Auditory Integration Training, AIT, Berard AIT, Auditory, Auditory Integration
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Berard AIT is a 10 hour auditory intervention. It is considered to be an educational and not medical intervention.  There are 20 supervised listening sessions of 30 minutes each, completed over 10 or 12 consecutive days. AIT has many scientific studies. The minimum age recommended is 3 years.

AIT Practitioners are  highly trained professionals. AIT Session prices in the USA range from about $1,200 to $2,000. Prices will vary internationally by county.

All information provided here is  for educational purposes.
 

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Hyper acute Hearing (Hypersensitive), Speech and Language Delay (SLD), Sensory Processing Disorder (SPD) and Auditory Integration Training (Berard AIT)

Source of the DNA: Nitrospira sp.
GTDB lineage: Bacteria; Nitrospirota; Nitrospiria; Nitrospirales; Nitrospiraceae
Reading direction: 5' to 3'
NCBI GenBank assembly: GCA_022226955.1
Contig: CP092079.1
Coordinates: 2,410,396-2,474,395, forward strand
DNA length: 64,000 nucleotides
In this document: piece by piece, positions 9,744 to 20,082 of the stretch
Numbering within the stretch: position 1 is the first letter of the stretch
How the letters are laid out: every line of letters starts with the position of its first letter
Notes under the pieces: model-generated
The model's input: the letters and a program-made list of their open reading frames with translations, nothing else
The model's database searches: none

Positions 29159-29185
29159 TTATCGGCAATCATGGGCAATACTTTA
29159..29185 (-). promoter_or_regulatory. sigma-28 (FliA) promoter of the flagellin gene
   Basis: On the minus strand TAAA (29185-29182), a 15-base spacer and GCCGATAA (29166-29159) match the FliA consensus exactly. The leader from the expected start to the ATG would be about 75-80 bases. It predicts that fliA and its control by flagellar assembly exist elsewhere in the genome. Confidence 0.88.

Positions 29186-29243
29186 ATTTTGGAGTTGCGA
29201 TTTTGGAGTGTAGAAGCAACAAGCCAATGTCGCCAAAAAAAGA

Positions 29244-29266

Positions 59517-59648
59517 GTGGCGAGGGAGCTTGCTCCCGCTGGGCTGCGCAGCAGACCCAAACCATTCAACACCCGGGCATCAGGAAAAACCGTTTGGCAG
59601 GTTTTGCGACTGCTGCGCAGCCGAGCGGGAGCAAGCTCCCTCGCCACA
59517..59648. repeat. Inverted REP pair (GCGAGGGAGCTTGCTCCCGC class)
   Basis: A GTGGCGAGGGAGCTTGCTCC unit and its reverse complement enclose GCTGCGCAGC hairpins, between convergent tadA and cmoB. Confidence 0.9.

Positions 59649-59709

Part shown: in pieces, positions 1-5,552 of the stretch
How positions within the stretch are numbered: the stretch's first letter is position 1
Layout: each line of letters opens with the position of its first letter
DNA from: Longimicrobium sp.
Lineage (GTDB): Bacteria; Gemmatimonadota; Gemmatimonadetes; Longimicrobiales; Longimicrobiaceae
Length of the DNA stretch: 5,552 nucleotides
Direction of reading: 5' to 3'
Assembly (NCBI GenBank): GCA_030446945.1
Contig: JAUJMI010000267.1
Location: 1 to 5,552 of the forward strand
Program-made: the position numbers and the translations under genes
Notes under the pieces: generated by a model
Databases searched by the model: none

by J. Stafford, Parent of 4 year old and 2 year old boys who both did AIT, Millet, Alberta, Canada. 08-08-2001.

Auditory Integration Training, AIT, Berard AIT, hyper acute hearing"I have confidence that Berard AIT makes a beneficial difference in the way children perceive and process sound and I hope that it will help others as much as it has helped my boys...Prior to Berard AIT, any new situation would have to be introduced very slowly and you couldn't rush Adam or he'd fall apart. He doesn't say "what" as much - in fact, he hears most of what we say the first time we say it. Another unexpected effect of Berard AIT is Adam's motor planning is suddenly better."

"Adam was born April 15, 1997.  He was my fourth child and my experience told me he was developing normally, although he was a little slow at smiling. He had a few "peculiarities" that we thought were merely personality quirks.  He disliked sudden sounds and certain, not unusually loud, sounds.  As an infant his father's sneeze always startled him so much he cried and this continued past the time I thought he should be learning that this sound was not something to be afraid of – I remembered how the older children were startled by sneezes and they would jump but as time went on they got used to the sudden sound; Adam never got used to it.